2012 Courses

posted Feb 10, 2011, 12:01 PM by Katie Duggan   [ updated Feb 8, 2012, 5:21 PM by Bjorn Behrendt ]

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2012 Course RSVP

  • Courses, locations and times are subject to change based on unanticipated issues
  • In case of any discrepancies between information listed here and on the Castleton State College description please go with this information.
  • You must have a contract for the 2012-2013 academic year to participate in this program
  • The grant credits are free with the exception of the Engineering Institute.
  • We usually have a waiting list for courses.  Please be respectful of this opportunity and understand that your commitment to these courses needs to be equivalent to those courses that would require personal tuition or professional development funds.  The expectation is that you will meet all course requirements.


Course: Engineering Practices & the Design Cycle (Grades K-8)
Location: Castleton State College, Jeffords Room 121
Dates/Times: June 25 to June 29, 2012, 8:00 – 3:00 and October 5, 2012, 4:00 to 7:00
Instructor: Dr. Catherine Garland with Teaching Partner Heidi Bates
Credits: 3 Graduate Credits
Tuition: $0 (MSP Grant Funded)

Course Description:
Ready, set....design! Engineering is all about using a systemic practice of design to solve real-world problems, such as designing a better milk carton, a faster race car, or a stronger magnet.  This course is designed to introduce in-service K-12 teachers to the basics of engineering and the design cycle, as well as the similarities and differences between scientific and engineering practices.  We will experience the iterative cycle of design at the heart of engineering and examine ways to incorporate basic engineering into many subject areas at a variety of levels.  Instruction will be differentiated and teachers will have time to plan how to incorporate these practices into their own science lessons.  While this course addresses the Vermont Grade Expectations related to Inquiry, it is designed to assist teachers to meet the new “Scientific and Engineering Practices Dimension” in A Framework for K-12 Science Education upon which the Next Generation Science Standards (NGSS) will be based.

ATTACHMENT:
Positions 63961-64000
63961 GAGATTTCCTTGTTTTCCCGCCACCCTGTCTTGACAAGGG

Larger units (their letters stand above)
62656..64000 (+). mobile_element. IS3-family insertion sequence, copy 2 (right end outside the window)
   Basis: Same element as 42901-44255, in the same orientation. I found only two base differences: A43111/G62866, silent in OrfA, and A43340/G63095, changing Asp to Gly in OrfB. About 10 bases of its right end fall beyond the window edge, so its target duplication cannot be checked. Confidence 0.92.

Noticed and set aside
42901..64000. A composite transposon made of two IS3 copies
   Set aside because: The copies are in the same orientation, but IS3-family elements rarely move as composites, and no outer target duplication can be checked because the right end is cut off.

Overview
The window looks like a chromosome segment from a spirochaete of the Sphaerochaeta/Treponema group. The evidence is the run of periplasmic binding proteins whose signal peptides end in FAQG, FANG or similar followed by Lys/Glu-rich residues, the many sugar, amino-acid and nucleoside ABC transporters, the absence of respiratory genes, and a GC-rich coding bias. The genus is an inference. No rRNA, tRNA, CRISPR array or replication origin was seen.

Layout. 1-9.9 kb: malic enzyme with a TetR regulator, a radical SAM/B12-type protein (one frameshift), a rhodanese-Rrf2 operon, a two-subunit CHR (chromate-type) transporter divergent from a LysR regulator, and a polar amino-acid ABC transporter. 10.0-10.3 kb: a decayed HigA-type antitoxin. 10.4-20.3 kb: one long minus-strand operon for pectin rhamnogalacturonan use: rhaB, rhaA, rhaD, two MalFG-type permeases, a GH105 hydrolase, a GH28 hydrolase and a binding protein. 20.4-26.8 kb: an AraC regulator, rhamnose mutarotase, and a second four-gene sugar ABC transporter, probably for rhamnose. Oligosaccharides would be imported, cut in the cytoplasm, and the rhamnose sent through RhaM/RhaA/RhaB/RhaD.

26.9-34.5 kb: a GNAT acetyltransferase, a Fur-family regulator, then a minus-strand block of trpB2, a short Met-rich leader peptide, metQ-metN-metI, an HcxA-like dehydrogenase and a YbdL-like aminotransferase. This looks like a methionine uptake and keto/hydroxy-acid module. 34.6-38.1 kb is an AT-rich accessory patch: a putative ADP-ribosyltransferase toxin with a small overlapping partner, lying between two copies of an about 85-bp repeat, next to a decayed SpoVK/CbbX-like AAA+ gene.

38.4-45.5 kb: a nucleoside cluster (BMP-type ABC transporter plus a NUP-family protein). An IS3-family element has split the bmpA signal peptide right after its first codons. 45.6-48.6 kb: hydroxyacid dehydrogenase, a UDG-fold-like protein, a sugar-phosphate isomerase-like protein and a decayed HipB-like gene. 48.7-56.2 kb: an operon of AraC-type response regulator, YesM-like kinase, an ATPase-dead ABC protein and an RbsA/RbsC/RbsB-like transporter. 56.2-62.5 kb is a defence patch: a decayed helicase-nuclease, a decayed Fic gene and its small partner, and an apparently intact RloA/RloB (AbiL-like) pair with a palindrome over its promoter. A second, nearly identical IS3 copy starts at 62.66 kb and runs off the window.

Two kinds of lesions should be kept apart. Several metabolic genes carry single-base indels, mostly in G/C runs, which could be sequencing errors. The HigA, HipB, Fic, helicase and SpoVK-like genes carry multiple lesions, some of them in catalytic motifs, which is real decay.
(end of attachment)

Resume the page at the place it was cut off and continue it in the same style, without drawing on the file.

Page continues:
Course: Introduction to Natural Resources (Grades 5-12)
Location: Rutland (specific location TBD)
Dates/Times: June 25 to June 29, 2012, 8:30 – 4:00
Instructor: Dr. John G. van Hoesen with Teaching Partner Lynne Blair
Credits: 3 Graduate Credits
Tuition: $0 (MSP Grant funded)

Course Description:
This course provides a basic introduction to the field of natural resources.  Natural resources include renewable resources such as forest, water, and soil, and nonrenewable resources such as metals, petroleum, and minerals.  This course integrates both natural and social factors that surround the extraction, processing and use of various resources.  In particular, we will focus on three primary resources: water, minerals, and petroleum.  Using a combination of lecture, field-trips, readings, reflective writing and projects, we will explore how natural resources affect us economically, socially, and politically, and conversely, how our economic, social and political decisions have environmental consequences and affect the availability and integrity of our natural resources.

Course: Scale and Models in Science: Concepts, Dimensions and Design
Location: Bennington College
Instructor: Dr. Elizabeth Sherman with Teaching Partner Jean Ward
Dates/Times: June 25 to June 29. 2012, 8:00 – 3:30 and December 1, 2012, 8:30 – 12:20
Credits: 3 Graduate Credits
Cost: $0 (MSP Grant funded)

Course Description:
Models are representations of systems.  They are scientific metaphors. Our models simulate certain aspects of systems (presumably the aspects about which we are curious) but depart from the real systems in different ways.  It might be difficult to ask a question about a given system for a variety of reasons (the system might be too big or small, the system may not be available, the system may be too vulnerable or dangerous, etc.)  If our model is a good one, we can ask our questions using the model.

In this course, we will scale and model various biological, physical and geological systems.  We use these scientific metaphors to ask questions about the various systems under consideration.  The unifying conceptual themes of the course are:
  1. organization of systems
  2. diversity
  3. change
  4. structure and function

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